The sinking flux of particles in the ocean has many similarities and many important differences compared with the raining of raindrops in atmosphere. Both raindrops and sinking particles undergo transformations (combining to make larger particles, disaggregating into smaller, etc.) as they fall. Again, many of the processes creating these transformations are the same and some are different. Most notably, the ocean flux of particles is transformed by biological processes, such as zooplankton feeding and excretion, which are obviously not found in the atmosphere.
Another way that the sinking rain of marine particles differs from rain of raindrops is their gravitational settling rates. Sinking particles sink collected in our sediment traps fall at incredibly slow rates; 10 to a couple 100 meters per day. This means that particles sinking from the upper ocean into the twilight zone will take a few days to a couple months to make this journey. However, these particles will not make this journey sinking straight downward. This is where an understanding of physical oceanography becomes important.
Simply stated, sinking particles sink horizontally. The horizontal currents in the sea are much greater in magnitude than the gravitational sinking speeds of marine particles. Differences are factors of more than 100!!! This means the sedimenting particles do not fall vertically but “sink” nearly horizontally pushed by ocean currents. This means that a trap collection may have little relationship to the biological processes occurring above the trap.
This connection between trap collections and surface ocean properties is the goal of the research conducted by Dave Siegel and Erik Fields from the University of California, Santa Barbara. To do this, we need to measure and understand ocean currents for the region, how they change over time and integrate this understanding with how the traps capture sinking particles. We are sampling ocean currents using 1) the R/V Kilo Moana’s Acoustic Doppler Current Profiler (ADCP), 2) water-following surface drifters and 3) satellite altimetric determinations of sea level over 100 km scales. The ADCP provides real-time velocity profiles from the surface to more than 800 m depth (obviously at the ship’s location) while the surface drifters report their positions over time through the ARGOS satellite network which enable currents to be diagnosed away from the ship. Last, the satellite altimeter data are used to diagnose large-scale (100 to 1000 km) surface ocean currents and their changes over time just like a meteorologist uses air pressure maps to predict where storms will go. An example of the analyzed mean current distribution at 150 m depth from the ADCP sampling is given below. These data are used to assess the small scale (5 to 100 km) where particles have come and where the various sediment traps have gone during their deployment. This data shows VERTIGO sampling to be within a clockwise spinning vortex that is roughly 25 km across. Maps of the velocity are also made at different depth horizons from the surface layer to 500 m.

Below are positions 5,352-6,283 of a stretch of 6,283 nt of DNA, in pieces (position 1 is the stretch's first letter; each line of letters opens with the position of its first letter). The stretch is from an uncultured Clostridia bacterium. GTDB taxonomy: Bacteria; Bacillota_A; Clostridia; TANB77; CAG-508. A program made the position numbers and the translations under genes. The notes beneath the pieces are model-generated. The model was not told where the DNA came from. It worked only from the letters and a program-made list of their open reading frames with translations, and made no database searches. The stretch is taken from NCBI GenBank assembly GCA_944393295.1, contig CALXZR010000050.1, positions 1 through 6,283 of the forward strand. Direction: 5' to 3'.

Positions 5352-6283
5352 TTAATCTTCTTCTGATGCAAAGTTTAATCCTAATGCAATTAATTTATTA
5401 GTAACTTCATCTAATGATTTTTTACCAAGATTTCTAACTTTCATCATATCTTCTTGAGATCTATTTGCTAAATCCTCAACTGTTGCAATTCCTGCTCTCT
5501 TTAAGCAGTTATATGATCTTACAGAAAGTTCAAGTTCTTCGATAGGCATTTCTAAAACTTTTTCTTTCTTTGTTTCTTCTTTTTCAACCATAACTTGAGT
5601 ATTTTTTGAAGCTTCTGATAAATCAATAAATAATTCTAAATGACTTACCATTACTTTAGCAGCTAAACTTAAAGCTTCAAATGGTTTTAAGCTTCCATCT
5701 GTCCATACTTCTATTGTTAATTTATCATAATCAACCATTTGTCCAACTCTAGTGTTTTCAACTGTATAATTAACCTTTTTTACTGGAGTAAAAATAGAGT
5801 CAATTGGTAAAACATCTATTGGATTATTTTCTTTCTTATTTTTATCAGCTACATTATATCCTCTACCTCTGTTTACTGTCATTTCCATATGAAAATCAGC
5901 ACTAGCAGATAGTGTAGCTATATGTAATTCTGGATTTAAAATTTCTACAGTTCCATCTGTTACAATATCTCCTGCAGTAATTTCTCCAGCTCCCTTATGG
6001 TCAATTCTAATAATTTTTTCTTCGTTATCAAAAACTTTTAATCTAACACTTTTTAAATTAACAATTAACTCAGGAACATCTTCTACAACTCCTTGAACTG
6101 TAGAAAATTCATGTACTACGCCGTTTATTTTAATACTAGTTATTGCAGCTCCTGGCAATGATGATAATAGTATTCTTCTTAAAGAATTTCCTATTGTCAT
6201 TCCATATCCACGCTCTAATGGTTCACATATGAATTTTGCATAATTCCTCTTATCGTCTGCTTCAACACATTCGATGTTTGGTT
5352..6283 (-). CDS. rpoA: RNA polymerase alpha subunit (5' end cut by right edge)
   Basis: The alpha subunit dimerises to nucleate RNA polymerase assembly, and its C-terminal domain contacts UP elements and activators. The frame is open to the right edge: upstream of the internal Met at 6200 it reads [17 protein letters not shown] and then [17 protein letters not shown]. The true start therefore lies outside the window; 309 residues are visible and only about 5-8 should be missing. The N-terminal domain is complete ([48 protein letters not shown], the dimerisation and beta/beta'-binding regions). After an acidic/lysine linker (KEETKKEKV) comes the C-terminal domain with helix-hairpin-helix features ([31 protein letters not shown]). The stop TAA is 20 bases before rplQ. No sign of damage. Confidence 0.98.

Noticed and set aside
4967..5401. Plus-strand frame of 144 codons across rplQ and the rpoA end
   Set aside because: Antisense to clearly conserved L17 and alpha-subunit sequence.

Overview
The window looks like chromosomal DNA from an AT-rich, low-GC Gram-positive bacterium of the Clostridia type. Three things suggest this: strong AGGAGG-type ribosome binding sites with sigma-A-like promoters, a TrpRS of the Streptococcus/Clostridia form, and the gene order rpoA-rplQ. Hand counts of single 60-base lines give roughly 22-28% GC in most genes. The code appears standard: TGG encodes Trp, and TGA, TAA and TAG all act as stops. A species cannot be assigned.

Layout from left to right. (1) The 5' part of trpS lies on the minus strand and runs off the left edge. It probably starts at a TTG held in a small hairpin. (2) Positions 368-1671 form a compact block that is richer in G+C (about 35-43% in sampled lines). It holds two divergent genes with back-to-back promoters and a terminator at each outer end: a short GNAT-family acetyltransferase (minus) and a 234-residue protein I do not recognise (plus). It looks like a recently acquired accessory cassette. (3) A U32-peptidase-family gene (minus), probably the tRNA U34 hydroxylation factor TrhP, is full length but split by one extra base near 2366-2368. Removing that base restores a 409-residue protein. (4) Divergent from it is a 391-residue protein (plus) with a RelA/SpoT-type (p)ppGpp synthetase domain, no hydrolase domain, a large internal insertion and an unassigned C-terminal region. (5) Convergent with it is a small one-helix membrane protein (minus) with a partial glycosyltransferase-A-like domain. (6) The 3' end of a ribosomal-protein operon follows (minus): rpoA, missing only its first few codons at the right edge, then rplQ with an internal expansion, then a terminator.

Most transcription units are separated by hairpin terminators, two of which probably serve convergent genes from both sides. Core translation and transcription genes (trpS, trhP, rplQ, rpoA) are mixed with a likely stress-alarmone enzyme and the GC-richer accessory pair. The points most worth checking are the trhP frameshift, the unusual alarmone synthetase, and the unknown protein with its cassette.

Satellite altimetry observations are used to diagnose large-scale (100 to 1000 km) surface ocean currents and their changes over time. These maps provide an excellent large-scale context for evolution of the ocean physical properties over time. These data are used like a meteorologist uses air pressure maps to predict the wind field.
Our goal again is to assess where collected particles have come from. We will combine these (and other) data to make first order assessments of the region from which sinking particles have come. In essence, we will determine the collection funnels from which sediment traps sample particles. Preliminary calculations suggest that these funnels are often many 10’s to 100’s of km distant from the trap collection locations. This work will help us make the link between biological processes in the upper ocean and the collected sinking flux.
— Dave Siegel